Unlike Kim, I don’t read this as being a poem mourning the penis so much as an expression of the fear of castration. However loathed Freud might be, that phrase (fear of castration) is difficult to avoid using. After all, this book is almost entirely about genitals, however much it might pretend not to be. Most literally read, the book focuses a great deal on the fear associated with manliness and the loss thereof being associated with genitalia and the loss thereof. The desperation with which the Widow desperately tries to find out if Uncle Toby is, in fact, intact strengthens this claim.

It is interesting to combine the ideas of the feminine masculinity and the fear of castration. In a book that is, as Kim argues, both sensible and satirical, how much is the fear of the loss of manhood to be taken seriously? Is that one of the most satirized aspects of the novel, or is that something that is actually to be taken seriously? And, how closely does Tristram Shandy relate genitalia to sex? That is, does having a penis make you manly in the world of Shandy?

Kim, James. "'Good Cursed, Bouncing Losses': Masculinity, Sentimental Irony, And Exuberance In Tristram Shandy." Eighteenth Century: Theory And Interpretation48.1 (2007): 3-
24. MLA International Bibliography. Web. 18 Nov. 2011.

Sterne, Laurence, and Graham Petrie. The Life and Opinions of Tristram Shandy, Gentleman.
Harmondsworth, Eng.: Penguin, 1967. Print.

1 comment:

  1. Rather than a literal fear of castration or emasculation, I think that Sterne may be referring to a male fear of loss of agency resulting from marriage to emotionally strong, independent women. Essentially, the men of Tristram's time lack the security in their own sexuality and masculinity to deal with not being the spouse who "wears the pants" in marital relationships.

    Mrs. Shandy is a prime example of the kind of woman that men like Mr. Shandy, for that matter, can't adapt to. She explicitly wants a sexual relationship with her husband for its own sake, while he doesn't want sex in his own life at all. He compromises, grudgingly, by choosing the time and frequency of their encounters and allowing for them in the first place solely on the grounds of the need to produce heirs and continue on the family line.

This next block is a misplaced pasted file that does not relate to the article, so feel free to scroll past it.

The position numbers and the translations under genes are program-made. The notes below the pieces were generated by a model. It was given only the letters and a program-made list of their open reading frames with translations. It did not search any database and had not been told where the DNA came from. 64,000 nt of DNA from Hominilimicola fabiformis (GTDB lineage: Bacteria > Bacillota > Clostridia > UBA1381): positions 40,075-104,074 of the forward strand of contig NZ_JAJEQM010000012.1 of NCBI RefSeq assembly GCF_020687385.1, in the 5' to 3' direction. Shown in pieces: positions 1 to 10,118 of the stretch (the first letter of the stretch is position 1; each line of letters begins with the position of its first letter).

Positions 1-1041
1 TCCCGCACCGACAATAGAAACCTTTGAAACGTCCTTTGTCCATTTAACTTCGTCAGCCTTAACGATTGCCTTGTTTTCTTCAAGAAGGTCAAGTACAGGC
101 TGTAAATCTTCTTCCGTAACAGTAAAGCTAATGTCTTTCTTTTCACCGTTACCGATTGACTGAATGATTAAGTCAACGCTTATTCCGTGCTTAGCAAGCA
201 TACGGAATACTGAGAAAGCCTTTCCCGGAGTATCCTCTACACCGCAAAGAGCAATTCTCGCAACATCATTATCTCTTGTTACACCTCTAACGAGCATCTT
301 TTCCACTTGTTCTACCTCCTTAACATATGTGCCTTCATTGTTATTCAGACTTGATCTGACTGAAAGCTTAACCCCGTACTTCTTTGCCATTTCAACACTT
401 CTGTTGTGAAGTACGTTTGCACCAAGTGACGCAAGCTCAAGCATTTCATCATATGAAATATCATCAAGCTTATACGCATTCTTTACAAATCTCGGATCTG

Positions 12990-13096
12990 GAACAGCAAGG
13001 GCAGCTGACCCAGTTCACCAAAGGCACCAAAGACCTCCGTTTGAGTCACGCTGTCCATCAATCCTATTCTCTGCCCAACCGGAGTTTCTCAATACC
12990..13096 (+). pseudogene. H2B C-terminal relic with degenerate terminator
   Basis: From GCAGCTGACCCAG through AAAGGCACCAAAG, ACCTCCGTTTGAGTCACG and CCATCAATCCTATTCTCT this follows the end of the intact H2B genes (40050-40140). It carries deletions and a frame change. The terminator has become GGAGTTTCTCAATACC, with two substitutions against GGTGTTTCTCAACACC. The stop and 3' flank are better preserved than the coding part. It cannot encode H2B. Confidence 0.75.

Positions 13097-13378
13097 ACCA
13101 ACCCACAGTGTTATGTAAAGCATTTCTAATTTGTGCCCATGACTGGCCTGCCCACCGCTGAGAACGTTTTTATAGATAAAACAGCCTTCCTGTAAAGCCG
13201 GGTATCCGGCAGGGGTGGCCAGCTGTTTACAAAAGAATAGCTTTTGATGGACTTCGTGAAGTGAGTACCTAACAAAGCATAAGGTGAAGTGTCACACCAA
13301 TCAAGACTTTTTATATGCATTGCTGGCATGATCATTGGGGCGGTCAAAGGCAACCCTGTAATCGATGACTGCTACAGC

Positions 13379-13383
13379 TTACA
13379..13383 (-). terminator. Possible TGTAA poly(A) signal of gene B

Toby's courtship of the Widow Wadman, he lack either control or comprehension of the situation except insofar as he ultimately ends things between them, but as far as directing the course of the relationship Wadman is firmly at the tiller of that 'ship, as it were.

    Tristram is unable to have his own tryst as he would wish it, owing primarily to his own performance inconsistencies, but is that really the only issue? The very thought of Jenny alternately drives him mad with fury and lustful nearly to the point of spontaneous poetic ramblings of her. My reading is that she has him twisted around her little finger, and that fact enrages him as powerfully as her actions delight and arouse him.

    I believe that there are more relevant examples, Mrs. Bridget's explicitly declared intentions with Trim to be certain, whose details escape my memory, but I think the point has been made: the women in Tristram Shandy have at least the potential for so much agency, especially and paradoxically within the institution of marriage, that their husbands are unable to cope with the associated transfer of practical power between sexes. This, I contend, is the source of all of the castration and genital references throughout.